In London you have:
The route is indicated on the ground by a variety of signs and waymarks, which are very similar to those of the London Loop. In open spaces they consist mostly of a simple white disc, mounted on wooden posts and containing a directional arrow with the Big Ben logo in blue and text in green (but note that in Richmond black replaces green due to local conservation area considerations). A word of warning: the arrow's direction may not be clear until you are close up. It is easy to assume that it points ahead, but it may turn - look closely before continuing.
On streets the posts are replaced by larger aluminium signs strapped to lampposts and other street furniture, and additionally carry a walking man symbol. On link routes to stations the word 'link' is incorporated into the logo. At major focal points you will also meet tall green and white signposts that give distances to three points in either direction. Some of these locations may also have the big, round-topped information boards.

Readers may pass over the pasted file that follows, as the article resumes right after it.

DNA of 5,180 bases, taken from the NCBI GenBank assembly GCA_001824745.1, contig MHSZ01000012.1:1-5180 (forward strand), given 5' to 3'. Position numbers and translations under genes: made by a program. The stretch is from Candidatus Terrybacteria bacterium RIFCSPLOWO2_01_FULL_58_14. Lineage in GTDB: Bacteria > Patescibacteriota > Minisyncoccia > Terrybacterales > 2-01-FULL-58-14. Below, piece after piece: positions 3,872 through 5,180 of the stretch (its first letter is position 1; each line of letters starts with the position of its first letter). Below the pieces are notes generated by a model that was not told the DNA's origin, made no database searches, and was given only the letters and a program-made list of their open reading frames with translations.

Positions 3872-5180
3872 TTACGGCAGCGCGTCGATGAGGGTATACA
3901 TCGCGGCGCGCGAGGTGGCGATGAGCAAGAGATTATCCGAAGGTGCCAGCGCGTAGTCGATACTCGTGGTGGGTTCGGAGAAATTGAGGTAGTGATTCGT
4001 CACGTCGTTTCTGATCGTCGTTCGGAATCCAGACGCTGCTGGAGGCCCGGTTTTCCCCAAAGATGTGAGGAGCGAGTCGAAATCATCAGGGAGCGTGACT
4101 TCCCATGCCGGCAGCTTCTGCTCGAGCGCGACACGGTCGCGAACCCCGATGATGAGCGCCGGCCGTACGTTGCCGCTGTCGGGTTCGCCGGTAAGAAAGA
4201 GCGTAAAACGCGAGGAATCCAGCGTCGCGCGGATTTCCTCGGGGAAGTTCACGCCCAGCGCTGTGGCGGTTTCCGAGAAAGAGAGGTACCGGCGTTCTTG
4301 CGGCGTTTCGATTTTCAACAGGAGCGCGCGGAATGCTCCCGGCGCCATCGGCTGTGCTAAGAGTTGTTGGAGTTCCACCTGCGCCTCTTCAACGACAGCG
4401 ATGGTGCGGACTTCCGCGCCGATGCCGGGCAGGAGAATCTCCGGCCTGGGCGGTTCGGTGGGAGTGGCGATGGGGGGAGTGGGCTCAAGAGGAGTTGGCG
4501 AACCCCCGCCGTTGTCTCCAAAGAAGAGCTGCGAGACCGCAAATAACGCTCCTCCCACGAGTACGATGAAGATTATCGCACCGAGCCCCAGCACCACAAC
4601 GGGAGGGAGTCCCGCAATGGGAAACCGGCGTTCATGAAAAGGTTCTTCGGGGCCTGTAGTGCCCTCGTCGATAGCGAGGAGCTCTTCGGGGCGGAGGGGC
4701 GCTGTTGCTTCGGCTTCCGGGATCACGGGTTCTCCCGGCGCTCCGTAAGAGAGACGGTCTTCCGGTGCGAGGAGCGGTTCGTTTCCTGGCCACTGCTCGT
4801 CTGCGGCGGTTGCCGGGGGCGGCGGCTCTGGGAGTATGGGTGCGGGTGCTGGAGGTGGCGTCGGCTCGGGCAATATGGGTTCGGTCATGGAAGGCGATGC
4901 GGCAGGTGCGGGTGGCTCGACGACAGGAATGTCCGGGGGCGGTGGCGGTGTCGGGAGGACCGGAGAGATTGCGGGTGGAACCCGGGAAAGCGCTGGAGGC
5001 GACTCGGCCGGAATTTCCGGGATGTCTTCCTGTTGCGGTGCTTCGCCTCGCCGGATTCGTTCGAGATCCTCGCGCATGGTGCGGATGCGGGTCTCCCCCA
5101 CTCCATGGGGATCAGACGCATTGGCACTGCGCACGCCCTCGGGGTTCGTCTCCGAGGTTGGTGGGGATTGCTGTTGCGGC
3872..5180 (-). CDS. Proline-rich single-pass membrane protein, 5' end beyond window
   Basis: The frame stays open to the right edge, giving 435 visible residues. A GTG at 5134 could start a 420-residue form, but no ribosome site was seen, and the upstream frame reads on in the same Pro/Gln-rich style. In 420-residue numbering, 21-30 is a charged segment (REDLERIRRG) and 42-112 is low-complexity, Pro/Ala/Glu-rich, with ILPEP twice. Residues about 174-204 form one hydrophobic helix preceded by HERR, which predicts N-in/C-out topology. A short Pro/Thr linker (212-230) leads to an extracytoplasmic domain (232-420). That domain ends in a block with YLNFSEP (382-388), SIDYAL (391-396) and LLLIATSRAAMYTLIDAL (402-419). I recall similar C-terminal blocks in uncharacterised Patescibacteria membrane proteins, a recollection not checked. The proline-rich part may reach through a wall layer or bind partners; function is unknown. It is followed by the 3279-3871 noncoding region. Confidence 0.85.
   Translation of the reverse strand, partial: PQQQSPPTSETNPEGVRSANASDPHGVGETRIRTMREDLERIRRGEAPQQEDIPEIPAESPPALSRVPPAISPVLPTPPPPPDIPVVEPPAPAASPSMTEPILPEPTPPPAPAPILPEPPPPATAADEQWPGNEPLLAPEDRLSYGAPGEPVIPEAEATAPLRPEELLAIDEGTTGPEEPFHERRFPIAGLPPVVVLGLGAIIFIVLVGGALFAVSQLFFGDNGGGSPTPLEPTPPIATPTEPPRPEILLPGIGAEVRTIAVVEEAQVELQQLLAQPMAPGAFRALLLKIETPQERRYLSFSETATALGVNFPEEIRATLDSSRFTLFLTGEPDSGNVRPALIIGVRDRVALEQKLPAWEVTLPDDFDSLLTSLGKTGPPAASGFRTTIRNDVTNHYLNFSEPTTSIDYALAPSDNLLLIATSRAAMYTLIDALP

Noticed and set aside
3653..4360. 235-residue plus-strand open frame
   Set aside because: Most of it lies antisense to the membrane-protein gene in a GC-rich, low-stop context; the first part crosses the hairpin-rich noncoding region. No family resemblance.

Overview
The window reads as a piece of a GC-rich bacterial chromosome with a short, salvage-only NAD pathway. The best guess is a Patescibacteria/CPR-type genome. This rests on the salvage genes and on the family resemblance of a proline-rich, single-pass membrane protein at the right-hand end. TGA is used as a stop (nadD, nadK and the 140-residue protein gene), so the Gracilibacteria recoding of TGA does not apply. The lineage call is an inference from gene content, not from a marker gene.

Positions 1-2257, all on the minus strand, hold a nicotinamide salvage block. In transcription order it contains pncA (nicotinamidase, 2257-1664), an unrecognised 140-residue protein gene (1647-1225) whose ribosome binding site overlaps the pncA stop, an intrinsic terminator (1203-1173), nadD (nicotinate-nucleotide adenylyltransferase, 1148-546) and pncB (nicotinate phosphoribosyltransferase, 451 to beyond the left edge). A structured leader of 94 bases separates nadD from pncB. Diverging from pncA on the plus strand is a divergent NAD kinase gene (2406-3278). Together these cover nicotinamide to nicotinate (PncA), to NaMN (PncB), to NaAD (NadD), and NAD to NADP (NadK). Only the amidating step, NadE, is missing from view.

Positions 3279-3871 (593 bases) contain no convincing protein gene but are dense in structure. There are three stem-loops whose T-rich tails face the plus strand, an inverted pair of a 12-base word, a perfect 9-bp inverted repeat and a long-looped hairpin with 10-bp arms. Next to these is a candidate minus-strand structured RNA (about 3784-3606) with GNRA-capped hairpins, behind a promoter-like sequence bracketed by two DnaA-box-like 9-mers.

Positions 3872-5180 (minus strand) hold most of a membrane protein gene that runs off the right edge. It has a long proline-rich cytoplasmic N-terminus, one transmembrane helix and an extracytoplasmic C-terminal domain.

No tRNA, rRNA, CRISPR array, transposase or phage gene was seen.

And of course, they should be contiguous.
The best I can find is this, which helps me if I am a planner, but not a pedestrian. At Bike Walk Twin Cities, which feels like , let's be honest, Bike Bike Twin Cities, the "maps" link has links to 8 different bike maps on their maps page, only one of which is really only for hiking too, and that is for outstate. The Walking maps page leads me to the useless City of Minneapolis page, the route planner from Metro Transit, and two Skyway maps.
Maybe there is some other resource I am missing. Maybe someone has a grant to do this. Maybe someone had a grant to do this, but didn't do it.